On Wednesday, President Trump exercised his power to pardon 26 people of their crimes, just a day after he had sanctioned 20 pardons. Among the latest of the slew of pardons were former campaign chairman Paul Manafort and Charles Kushner, the father of his son-in-law Jared Kushner. 

In the last few days of his Presidency, President Trump has yet again granted clemency to 26 people by pardoning them or by commuting their sentences. This time, the President has pardoned Manafort and Roger Stone, apart from four people convicted in the Muller investigation, including former national security adviser Michael Flynn and campaign adviser George Papadopoulos, who pleaded guilty to lying to the FBI.

Source: WorldNewsEra

Manafort, who is serving home confinement, admitted his crimes and initially agreed to cooperate with Mueller then lied to prosecutors, while Stone never cooperated after lying to Congress to protect the President. Manafort spent close to two years in prison for bank and tax fraud, illegal foreign lobbying and witness tampering conspiracies before being released because of the Covid-19 pandemic, while Stone’s sentence for obstruction of Congress and threatening a witness was commuted by Trump earlier this year days before he was set to surrender.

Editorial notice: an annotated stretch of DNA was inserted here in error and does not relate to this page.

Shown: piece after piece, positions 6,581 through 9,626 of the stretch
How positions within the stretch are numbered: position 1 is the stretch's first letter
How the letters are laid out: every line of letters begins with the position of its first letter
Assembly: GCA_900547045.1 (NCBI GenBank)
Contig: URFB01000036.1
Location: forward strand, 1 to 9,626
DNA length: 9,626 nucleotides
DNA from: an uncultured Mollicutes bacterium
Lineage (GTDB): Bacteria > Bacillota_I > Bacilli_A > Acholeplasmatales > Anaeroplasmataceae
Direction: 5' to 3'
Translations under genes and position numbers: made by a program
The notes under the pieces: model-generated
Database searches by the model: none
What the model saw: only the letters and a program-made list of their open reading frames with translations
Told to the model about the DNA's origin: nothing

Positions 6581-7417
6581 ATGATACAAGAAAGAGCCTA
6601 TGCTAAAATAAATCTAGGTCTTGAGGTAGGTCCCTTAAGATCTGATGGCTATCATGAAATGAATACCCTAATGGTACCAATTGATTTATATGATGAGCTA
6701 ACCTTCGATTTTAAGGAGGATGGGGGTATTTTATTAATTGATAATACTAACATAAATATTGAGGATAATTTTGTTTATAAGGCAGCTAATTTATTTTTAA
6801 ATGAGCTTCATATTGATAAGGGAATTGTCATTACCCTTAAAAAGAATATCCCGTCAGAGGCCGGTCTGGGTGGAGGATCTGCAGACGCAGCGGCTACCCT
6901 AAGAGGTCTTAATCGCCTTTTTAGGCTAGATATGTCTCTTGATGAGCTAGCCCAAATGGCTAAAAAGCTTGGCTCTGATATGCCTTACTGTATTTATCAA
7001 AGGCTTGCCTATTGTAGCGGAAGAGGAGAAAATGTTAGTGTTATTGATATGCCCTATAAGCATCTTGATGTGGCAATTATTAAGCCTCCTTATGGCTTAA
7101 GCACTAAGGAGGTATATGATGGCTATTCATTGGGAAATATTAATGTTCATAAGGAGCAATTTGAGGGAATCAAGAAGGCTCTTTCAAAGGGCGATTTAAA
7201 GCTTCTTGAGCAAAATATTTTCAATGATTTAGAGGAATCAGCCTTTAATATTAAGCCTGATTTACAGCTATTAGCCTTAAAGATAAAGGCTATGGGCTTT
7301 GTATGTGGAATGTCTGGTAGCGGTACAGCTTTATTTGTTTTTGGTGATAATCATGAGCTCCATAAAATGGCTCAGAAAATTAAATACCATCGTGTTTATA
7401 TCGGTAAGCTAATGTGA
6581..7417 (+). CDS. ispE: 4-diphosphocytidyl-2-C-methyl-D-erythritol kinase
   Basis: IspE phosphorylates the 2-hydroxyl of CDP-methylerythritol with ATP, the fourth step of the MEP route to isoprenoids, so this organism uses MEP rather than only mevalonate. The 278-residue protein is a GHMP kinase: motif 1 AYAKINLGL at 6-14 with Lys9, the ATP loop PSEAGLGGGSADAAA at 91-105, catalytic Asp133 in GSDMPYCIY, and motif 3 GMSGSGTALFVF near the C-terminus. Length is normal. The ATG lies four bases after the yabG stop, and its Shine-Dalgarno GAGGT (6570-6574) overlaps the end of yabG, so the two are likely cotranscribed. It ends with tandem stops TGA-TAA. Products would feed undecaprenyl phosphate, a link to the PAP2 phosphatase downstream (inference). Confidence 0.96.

Manafort, thanked Trump in a Tweet late Wednesday, showering the President with praise and declaring that history would show he had accomplished more than any of his predecessors.

Source: WGN Radio

On the other hand, Jared Kushner’s father Charles had been prosecuted by then-US Attorney for New Jersey Chris Christie in the early 2000s for tax evasion, witness tampering, and illegal campaign contributions. He eventually pleaded guilty to 16 counts of tax evasion, one count of retaliating against a federal witness — his brother-in-law — and another count of lying to the Federal Election Commission.

Among others who were also granted pardon included former California GOP Rep. Duncan Hunter’s wife, Margaret, who had pleaded guilty last year to conspiring “knowingly and willingly” to convert campaign funds for personal use.

Apart from these high-profile pardons, the President also pardoned more than 20 other individuals, including those who had pleaded guilty to various cyber crimes, firearm possession, and mail fraud. He also commuted the sentences of three others.

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Rhea Sovani

Author Rhea Sovani

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